More Lenten meditation – 2024

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One of many thought-provoking ideas – I hope – for this Lent 2024…

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As part of my ongoing 2024 meditation, Lent as Pilgrimage, I went back and checked some older posts on the subject. I typed “Lent contemplation” in the search box above right, and found this post from December 2015: Develop your talents with Bible study.

I’m not sure what the connection was between that near-Christmas 2015 post and Lenten contemplation, but maybe it was the theme, “opening your mind with Bible study and developing your talents.” And those two subjects certainly seem worthy of contemplation during this Lent.

The post started with Matthew 25:14-30 and the Parable of the talents. The lesson?

Develop your talents! That’s the point: That you can’t be a “good and faithful servant” unless you give back to God more than what He originally gave you. And you can’t do that by being too literal, too focused on “avoiding sin.”

It went on to talk about how humans will always make mistakes and that maybe “the concepts of sin, repentance and confession are simply tools to help us realize the purpose Jesus had for us.” Also about not developing a “holier than thou” attitude, and not becoming just another “Carbon Copy Christian.” (Instead, “Sing to the LORD a new song.”)

But mostly it was about developing your talents, as a way of “obtaining unity with God, through Christ.” In other words, becoming someone “who seeks by contemplation and self-surrender to obtain unity with or absorption into the Deity or the absolute.”

Which is the definition of a mystic, one who “attempts to be united with God through prayer.” I also noted the term “mystic” seems to throw Southern Baptists and other conservatives into apoplexy, adding, “Try it sometime!!!” But of course, that was only joking…

The post also noted the story of Shadrach and the Fiery Furnace. That’s when he and his buddies – Meshach and Abednego – were about to be thrown into a burning fiery furnace. Those three men knew that God could save them if He wanted to, but they also knew that might not fit in with His (God’s) purpose. Thus their response to the king in Daniel 3 (16-18):

Shadrach, Meshach, and Abednego answered the king, “O Nebuchadnezzar…  If our God …  is able to deliver us, he will deliver us…  But if not, be it known to you, O king, that we will not serve your gods and we will not worship the golden statue that you have set up.”

Note the emphasized “But if not…” The three men were really saying something like this: “O Nebuchadnezzar, it’s up to God Himself to decide if He’ll deliver us… God certainly has the power to save us, but even if He decides not to, we will still believe in and follow Him…”

Definitely a great lesson for this 2024 year of political turmoil and polarization.

And finally, the Notes in that 2015 post had a link to an earlier post, from May 2014, The Bible as “transcendent” meditation. That post also talked about “so-called Christians” who focus on sin – usually someone else’s – rather than all the positive things that regular Bible-reading can give you. (A discipline like the one Paul mentions in Hebrews 12:11, that “produces a harvest of righteousness and peace.”) And it should be a gentle but persistent discipline. As one writer said, the would-be meditator (or “work-in-progress” Christian) should give himself permission to make mistakes. “You will make them anyway and will be much more comfortable – and get along better with this exercise – if you give yourself permission in advance.”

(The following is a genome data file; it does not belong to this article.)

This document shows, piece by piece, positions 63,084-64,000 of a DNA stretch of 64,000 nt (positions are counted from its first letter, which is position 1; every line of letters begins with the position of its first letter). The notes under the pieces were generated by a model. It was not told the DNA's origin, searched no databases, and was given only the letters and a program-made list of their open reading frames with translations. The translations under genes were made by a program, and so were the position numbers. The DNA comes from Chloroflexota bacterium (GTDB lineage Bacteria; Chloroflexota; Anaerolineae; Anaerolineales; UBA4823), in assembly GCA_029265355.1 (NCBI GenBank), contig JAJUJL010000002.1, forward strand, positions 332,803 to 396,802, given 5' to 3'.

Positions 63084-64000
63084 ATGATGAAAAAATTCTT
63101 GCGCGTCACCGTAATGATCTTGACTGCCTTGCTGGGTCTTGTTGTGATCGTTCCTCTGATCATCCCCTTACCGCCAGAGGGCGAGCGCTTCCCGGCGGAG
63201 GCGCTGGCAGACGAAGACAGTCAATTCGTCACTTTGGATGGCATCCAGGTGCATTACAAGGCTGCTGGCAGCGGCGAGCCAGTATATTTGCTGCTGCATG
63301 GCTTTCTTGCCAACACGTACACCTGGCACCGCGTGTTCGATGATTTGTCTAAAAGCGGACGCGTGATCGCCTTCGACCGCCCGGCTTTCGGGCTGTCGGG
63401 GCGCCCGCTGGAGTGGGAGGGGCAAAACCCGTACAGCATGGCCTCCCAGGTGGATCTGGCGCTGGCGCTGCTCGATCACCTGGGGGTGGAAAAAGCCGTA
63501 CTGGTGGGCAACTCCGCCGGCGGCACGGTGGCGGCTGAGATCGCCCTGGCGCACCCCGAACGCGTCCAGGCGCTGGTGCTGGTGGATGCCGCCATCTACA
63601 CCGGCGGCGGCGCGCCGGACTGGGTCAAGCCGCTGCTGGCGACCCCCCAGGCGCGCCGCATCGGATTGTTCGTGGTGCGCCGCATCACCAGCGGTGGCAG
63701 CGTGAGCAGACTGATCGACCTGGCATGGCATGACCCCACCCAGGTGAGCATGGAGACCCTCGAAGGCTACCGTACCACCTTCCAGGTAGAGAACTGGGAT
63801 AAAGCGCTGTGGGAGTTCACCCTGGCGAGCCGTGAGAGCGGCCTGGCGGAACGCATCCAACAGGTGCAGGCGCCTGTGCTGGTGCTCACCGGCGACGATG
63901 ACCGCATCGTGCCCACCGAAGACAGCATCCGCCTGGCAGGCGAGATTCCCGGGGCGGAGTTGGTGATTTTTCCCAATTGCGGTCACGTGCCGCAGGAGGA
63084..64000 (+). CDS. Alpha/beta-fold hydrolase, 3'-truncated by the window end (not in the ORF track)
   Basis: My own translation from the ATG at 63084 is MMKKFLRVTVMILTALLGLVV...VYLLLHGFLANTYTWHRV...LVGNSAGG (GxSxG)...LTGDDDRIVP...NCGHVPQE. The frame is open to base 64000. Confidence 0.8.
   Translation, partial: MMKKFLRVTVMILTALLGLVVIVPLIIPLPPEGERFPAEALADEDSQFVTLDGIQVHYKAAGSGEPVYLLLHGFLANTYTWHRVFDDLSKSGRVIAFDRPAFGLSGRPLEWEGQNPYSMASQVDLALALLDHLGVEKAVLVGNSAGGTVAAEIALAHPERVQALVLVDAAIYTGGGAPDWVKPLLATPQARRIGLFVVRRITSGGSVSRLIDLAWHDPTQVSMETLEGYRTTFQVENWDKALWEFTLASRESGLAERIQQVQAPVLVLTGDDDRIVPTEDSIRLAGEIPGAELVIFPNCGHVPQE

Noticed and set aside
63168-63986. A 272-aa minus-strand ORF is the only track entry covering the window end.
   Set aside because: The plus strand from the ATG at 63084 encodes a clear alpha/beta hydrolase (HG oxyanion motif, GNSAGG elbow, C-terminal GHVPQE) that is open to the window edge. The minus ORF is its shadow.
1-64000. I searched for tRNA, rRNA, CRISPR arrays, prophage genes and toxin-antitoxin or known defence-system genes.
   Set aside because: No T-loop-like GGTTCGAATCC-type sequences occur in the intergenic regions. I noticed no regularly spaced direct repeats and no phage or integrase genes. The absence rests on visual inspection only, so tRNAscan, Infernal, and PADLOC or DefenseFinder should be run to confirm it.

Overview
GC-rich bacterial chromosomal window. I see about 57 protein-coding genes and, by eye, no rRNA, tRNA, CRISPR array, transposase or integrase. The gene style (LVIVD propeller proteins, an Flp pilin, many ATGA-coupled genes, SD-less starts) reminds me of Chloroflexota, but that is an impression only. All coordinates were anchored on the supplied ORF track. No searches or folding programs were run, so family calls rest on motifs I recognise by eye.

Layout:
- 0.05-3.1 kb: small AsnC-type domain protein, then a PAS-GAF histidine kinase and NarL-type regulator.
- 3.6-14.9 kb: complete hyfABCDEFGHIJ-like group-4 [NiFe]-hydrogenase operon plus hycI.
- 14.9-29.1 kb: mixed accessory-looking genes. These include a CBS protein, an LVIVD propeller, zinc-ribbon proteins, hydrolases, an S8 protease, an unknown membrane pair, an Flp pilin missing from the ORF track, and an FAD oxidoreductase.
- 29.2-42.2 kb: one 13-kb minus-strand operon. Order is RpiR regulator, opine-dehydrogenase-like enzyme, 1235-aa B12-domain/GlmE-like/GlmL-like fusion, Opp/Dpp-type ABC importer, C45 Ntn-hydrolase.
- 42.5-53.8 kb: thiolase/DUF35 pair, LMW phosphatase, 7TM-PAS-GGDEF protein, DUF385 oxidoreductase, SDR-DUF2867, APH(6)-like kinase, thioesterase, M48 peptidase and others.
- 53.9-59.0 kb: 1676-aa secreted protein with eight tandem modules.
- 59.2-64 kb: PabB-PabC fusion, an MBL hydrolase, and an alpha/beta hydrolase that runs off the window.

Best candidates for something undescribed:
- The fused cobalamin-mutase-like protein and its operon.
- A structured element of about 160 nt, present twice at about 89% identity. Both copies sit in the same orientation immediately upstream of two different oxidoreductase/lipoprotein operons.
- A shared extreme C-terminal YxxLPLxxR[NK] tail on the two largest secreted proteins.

Or as Jesus said in Matthew 11:30, “My yoke is easy and My burden is light.” Which may not always seem true, especially when you’re going through a trial. However, with faith you’ll know, “God will save us. He will see us through this trial, so we come out stronger when it’s over.”

Another not-bad set of lessons to ponder this Lent…

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The upper image is courtesy of

The Book of Common Prayer reference: The “corporate-mystical” prayer is on page 339, the post-communion prayer for Holy Eucharist, Rite I.

Re: “Carbon copy Christian.” The link is to “Another brick in the wall,” from February 2015. Which is another term for such a Christian, and that post was pretty close to Lent in 2015.

On singing new songs. Isaiah 42:10 and Psalms 98:1 and 144:9, from [S]inging a NEW song to God.

Re: The discipline of Bible-reading producing “a harvest of righteousness and peace.” It can also give your life structure and purpose, things many people seem to be missing these days.

Re: Matthew 11. For the full reading see Matthew 11:28-30. In the King James Version (the one God uses), it reads, “Come unto me, all ye that labour and are heavy laden, and I will give you rest. Take my yoke upon you, and learn of me; for I am meek and lowly in heart: and ye shall find rest unto your souls. For my yoke is easy, and my burden is light.” (For some reason I remember the first part reading, “Come unto me, all ye that travail and are heavy laden…” Travail meaning “work especially of a painful or laborious nature.”)

The lower image is courtesy of Jesus Yoke Is Easy Burden Is Light – Image Results. It comes with a page, My Burden Is Light – Love, Grief and Healing, worth reading.

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